Course Two: Chef Greg Grohowski (pictured below, right; Hyatt Regency Maui) — Big Island Kampachi with Pickled Maui Onion Jasmine Risotto, Lavender Sea Urchin Cream, Poha Berry Gastrique & Hawaiian Ogo. The fish was good, but I probably would have been happy if a bowl of this risotto was plonked down in front of me with a healthy dollop of the lavender-uni cream. @Melissa808 messaged me and said she would be happy to come over from her table to lick up any sauce I wasn’t going to eat.
Course Three: Chef Rick Tramonto (pictured above, left; Tramonto Steak & Seafood) — Hawaiian Shrimp & Corn Cappuccino with Mango Ceviche & Coconut Crema. I really liked this refreshing dish; it was light and just the right amount of creamy and tangy. It also came plated with little quotes concerning food. The one I got said, “Food is our common ground, a universal experience.” – James Beard. Shake got “One cannot think well, love well, sleep well, if one has not dined well.” – Virginia Woolfe.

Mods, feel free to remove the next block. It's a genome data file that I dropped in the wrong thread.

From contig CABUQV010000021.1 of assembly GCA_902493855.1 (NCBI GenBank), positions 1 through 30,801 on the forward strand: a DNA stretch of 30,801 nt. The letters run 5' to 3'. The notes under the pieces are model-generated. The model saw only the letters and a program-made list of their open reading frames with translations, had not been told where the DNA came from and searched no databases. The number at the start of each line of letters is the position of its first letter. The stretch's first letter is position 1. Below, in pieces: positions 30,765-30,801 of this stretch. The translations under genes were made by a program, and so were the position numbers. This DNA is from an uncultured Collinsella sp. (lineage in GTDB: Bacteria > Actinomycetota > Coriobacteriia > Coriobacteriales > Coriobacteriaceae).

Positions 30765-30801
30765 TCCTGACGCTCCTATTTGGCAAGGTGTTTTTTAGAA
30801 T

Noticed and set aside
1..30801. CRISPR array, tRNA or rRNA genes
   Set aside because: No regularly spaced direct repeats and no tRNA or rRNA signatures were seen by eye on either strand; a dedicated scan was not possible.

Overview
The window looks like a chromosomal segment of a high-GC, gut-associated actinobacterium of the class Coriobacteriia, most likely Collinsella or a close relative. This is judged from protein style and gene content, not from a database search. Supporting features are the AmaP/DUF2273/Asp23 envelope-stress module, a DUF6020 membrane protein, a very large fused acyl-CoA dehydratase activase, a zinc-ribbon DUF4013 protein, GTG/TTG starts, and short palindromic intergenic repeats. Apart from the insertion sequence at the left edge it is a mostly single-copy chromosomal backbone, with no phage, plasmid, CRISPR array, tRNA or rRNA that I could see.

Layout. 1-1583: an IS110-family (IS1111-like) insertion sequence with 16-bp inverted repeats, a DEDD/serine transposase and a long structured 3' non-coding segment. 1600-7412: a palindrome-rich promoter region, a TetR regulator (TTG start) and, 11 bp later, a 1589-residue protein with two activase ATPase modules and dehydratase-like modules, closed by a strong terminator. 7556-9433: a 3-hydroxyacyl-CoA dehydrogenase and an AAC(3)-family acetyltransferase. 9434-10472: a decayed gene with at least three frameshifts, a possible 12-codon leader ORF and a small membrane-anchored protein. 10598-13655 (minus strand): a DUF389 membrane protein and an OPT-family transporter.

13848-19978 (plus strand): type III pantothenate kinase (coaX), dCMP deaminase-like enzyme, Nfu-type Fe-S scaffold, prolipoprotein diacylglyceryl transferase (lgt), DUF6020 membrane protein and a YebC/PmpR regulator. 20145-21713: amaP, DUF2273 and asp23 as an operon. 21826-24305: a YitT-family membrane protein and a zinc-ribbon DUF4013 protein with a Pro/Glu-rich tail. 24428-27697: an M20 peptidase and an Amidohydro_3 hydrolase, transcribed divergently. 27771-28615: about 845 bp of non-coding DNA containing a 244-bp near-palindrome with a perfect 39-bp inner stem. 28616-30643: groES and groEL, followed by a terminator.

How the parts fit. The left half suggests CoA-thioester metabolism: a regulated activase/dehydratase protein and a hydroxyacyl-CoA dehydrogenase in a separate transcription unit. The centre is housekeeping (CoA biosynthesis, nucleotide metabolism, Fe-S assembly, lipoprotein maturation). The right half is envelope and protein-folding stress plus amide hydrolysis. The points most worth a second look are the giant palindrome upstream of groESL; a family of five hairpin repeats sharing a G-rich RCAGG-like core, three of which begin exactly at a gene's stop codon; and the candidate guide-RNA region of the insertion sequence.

Course Four: Chef Sheldon Simeon (another Top Chef alum, our local boy star on the show; he just — literally the day after this event — started at Māla Wailea) — Chow Funn and Pork Belly with Pipinola & Achiote. Filipino flavors all the way, Italian-style presentation. “Pohole is out; pipinola is in!” Sheldon declared to me. OK, I can get with that; I like pipinola better than pohole, anyway. (Pipinola are chayote squash shoots.)